Florovskii, Georgii Vasil'evich (1893–1979)
FLOROVSKII, GEORGII VASIL'EVICH
Georgii Vasil'evich Florovskii was a Russian clergyman, theologian, patrologist, and historian of culture. A descendant of several generations of Orthodox priests, Florovskii graduated from the Department of History and Philology of Novorossiyskii University in Odessa (1916), and taught in Odessa until January 1920, when he emigrated to Sofia, Bulgaria. There he became a member of a group of five Russian émigrés who, in 1920 and 1921, founded the so-called Eurasianism. The Eurasian doctrine was first presented in the collective work "Exodus to the East," for which Florovskii wrote three articles.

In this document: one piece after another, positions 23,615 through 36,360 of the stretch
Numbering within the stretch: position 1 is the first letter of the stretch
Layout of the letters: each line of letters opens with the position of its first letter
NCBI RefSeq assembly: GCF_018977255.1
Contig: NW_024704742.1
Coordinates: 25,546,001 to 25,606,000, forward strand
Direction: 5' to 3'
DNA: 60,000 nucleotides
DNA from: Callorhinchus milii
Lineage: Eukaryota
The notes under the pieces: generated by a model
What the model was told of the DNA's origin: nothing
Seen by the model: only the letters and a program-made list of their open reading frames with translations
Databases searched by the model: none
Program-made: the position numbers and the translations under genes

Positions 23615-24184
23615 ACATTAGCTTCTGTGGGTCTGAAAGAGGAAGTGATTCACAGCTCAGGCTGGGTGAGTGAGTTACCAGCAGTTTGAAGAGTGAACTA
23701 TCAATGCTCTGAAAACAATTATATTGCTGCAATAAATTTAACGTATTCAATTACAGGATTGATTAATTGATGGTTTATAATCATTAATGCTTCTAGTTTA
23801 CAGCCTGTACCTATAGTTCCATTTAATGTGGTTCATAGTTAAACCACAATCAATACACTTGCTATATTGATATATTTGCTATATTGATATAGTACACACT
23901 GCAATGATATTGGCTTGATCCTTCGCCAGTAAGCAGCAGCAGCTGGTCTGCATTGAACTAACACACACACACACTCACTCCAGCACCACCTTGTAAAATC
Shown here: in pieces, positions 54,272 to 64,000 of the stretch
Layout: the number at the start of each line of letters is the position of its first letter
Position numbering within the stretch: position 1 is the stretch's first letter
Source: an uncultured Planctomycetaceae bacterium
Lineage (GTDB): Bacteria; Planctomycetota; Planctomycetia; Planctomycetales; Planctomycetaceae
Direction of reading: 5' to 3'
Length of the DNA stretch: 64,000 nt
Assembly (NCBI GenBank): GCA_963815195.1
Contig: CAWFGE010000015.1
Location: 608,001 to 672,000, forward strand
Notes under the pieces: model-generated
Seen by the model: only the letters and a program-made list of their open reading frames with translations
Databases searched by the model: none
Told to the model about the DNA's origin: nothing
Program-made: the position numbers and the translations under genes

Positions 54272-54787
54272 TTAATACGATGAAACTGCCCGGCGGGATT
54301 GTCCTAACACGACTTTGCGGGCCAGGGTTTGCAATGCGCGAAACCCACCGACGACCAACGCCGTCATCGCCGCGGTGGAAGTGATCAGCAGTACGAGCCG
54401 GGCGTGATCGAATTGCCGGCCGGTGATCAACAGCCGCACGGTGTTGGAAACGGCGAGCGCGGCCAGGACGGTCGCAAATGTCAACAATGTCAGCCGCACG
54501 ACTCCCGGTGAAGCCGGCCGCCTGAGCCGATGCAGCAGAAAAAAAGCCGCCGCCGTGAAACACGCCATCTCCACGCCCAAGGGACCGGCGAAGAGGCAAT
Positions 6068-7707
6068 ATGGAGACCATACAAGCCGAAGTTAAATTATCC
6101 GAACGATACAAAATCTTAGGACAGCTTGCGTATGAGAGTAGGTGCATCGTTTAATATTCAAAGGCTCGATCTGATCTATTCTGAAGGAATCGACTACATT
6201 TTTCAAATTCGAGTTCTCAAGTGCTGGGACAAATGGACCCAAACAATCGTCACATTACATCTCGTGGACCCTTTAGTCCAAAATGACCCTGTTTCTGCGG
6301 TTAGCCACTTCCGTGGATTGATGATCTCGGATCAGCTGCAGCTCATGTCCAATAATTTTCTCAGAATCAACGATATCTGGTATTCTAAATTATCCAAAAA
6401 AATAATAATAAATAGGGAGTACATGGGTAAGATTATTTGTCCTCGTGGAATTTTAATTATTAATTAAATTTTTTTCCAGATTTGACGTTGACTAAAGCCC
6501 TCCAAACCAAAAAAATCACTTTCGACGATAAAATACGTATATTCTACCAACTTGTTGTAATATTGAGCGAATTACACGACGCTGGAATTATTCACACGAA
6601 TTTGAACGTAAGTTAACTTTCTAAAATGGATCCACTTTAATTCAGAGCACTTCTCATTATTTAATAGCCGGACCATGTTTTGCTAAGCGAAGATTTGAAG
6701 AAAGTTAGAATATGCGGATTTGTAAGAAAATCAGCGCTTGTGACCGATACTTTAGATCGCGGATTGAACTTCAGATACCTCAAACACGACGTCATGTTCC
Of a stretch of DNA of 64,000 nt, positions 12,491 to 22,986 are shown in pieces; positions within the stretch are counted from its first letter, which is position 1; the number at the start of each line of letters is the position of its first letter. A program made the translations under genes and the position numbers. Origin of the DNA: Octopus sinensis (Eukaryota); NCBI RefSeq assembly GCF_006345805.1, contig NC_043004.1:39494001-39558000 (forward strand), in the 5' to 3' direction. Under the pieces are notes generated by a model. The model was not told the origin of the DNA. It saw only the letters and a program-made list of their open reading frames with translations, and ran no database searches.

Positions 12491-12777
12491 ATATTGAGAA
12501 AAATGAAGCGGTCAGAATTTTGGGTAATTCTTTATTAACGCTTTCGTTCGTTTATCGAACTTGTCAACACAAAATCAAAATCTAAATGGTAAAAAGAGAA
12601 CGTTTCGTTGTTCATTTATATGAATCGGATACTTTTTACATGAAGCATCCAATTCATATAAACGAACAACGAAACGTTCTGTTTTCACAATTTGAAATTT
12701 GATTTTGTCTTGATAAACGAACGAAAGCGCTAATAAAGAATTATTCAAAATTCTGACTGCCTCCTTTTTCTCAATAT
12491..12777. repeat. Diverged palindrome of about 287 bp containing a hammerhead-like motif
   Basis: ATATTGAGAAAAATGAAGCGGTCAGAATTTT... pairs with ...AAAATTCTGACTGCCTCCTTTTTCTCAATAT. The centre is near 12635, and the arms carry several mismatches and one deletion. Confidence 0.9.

"Exodus to the East" presented what was essentially a cultural morphology of Oswald Spengler's type (i.e., the botanized view of history as a process of development and interaction of ethnic and cultural organisms) and a geopolitical theory stating that, because Europe had exhausted its spiritual energies, Russia should break with it and cultivate cultural and political ties with Asia. Eurasianists sharply criticized European civilization and argued that in all principal aspects Russia belongs neither to the European nor to the Asian world; rather, it occupies its own continent "Eurasia" and has its own type of culture that borrowed much from the Mongols in the thirteenth to the fifteenth centuries—when Russia was their vassal state. In politics, they propounded the principle of ideocracy, very close to that of the one-party rule in Bolshevik Russia.